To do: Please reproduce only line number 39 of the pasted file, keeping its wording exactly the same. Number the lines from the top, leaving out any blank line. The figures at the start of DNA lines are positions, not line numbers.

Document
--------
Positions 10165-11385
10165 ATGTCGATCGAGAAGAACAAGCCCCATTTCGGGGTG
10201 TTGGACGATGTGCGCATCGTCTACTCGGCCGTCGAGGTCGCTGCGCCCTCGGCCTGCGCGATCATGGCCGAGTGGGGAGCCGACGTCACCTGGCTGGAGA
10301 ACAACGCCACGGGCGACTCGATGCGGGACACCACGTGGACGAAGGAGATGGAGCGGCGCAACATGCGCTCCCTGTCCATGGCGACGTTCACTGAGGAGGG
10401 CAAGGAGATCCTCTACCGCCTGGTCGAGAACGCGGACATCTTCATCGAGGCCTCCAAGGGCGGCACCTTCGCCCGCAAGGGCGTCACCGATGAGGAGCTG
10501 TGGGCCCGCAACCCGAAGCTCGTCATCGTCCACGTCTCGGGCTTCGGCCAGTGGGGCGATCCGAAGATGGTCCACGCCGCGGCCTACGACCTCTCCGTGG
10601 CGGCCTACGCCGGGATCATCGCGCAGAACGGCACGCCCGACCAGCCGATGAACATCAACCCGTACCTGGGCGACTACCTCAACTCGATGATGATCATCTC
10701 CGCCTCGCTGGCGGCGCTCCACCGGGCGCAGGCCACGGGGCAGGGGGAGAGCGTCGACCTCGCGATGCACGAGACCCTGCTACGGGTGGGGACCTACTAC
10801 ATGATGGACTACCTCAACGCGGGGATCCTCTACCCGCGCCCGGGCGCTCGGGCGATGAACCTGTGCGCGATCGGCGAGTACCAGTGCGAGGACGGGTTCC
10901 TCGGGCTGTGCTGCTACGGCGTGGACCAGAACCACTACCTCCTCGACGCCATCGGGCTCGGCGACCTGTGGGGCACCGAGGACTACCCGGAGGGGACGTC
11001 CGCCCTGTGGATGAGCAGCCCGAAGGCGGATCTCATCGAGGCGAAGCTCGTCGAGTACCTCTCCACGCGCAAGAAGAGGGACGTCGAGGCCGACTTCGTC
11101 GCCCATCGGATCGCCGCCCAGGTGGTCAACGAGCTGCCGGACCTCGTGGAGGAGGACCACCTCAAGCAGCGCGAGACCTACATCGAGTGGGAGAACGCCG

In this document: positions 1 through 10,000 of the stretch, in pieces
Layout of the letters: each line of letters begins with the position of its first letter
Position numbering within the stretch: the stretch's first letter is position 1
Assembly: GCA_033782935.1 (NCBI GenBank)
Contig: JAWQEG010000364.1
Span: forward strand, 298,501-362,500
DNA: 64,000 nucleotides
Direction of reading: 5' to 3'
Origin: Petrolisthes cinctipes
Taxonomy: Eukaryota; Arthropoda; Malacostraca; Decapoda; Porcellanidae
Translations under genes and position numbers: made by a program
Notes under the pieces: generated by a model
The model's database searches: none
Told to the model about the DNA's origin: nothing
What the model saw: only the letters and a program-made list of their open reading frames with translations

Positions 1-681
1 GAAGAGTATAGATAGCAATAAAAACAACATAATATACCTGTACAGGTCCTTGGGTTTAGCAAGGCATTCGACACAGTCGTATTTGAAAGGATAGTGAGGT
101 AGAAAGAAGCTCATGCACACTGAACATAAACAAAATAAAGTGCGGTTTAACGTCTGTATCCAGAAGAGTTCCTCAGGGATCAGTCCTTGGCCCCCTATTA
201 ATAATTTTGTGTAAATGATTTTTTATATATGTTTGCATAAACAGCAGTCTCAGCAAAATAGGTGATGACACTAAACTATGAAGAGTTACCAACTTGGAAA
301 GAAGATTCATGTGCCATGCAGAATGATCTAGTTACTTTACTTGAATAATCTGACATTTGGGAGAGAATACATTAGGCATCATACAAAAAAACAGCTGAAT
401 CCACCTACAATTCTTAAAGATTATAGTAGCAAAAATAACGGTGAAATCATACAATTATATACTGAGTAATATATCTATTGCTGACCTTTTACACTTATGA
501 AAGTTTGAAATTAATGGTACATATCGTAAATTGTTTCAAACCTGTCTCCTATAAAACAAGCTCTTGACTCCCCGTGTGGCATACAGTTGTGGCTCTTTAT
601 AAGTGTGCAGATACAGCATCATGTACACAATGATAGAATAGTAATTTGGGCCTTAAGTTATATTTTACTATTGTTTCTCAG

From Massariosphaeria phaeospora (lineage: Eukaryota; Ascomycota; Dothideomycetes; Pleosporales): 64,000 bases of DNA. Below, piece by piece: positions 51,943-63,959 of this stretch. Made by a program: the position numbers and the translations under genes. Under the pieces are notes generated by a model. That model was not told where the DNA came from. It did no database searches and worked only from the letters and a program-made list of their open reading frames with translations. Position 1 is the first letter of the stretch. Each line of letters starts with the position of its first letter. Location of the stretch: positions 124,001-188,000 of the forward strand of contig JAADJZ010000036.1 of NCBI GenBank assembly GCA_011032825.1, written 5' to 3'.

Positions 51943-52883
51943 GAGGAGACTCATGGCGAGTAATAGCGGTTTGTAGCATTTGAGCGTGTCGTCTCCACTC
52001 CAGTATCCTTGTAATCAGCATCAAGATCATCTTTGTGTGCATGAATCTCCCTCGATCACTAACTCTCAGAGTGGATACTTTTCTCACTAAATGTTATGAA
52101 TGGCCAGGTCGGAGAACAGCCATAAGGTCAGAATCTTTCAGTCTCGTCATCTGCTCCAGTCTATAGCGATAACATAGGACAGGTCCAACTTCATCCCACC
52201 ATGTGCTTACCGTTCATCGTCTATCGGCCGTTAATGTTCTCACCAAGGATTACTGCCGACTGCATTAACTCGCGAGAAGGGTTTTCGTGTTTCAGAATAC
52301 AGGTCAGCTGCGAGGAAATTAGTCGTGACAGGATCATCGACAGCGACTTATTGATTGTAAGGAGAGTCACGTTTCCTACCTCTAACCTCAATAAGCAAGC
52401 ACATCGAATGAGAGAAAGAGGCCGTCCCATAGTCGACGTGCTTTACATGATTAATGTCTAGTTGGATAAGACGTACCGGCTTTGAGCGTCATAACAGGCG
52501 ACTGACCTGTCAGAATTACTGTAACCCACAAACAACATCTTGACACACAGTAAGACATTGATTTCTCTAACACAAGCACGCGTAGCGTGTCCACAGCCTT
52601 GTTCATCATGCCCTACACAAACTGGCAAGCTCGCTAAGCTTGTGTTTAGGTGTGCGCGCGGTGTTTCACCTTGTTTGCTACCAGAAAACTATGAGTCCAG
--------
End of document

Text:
52001 CAGTATCCTTGTAATCAGCATCAAGATCATCTTTGTGTGCATGAATCTCCCTCGATCACTAACTCTCAGAGTGGATACTTTTCTCACTAAATGTTATGAA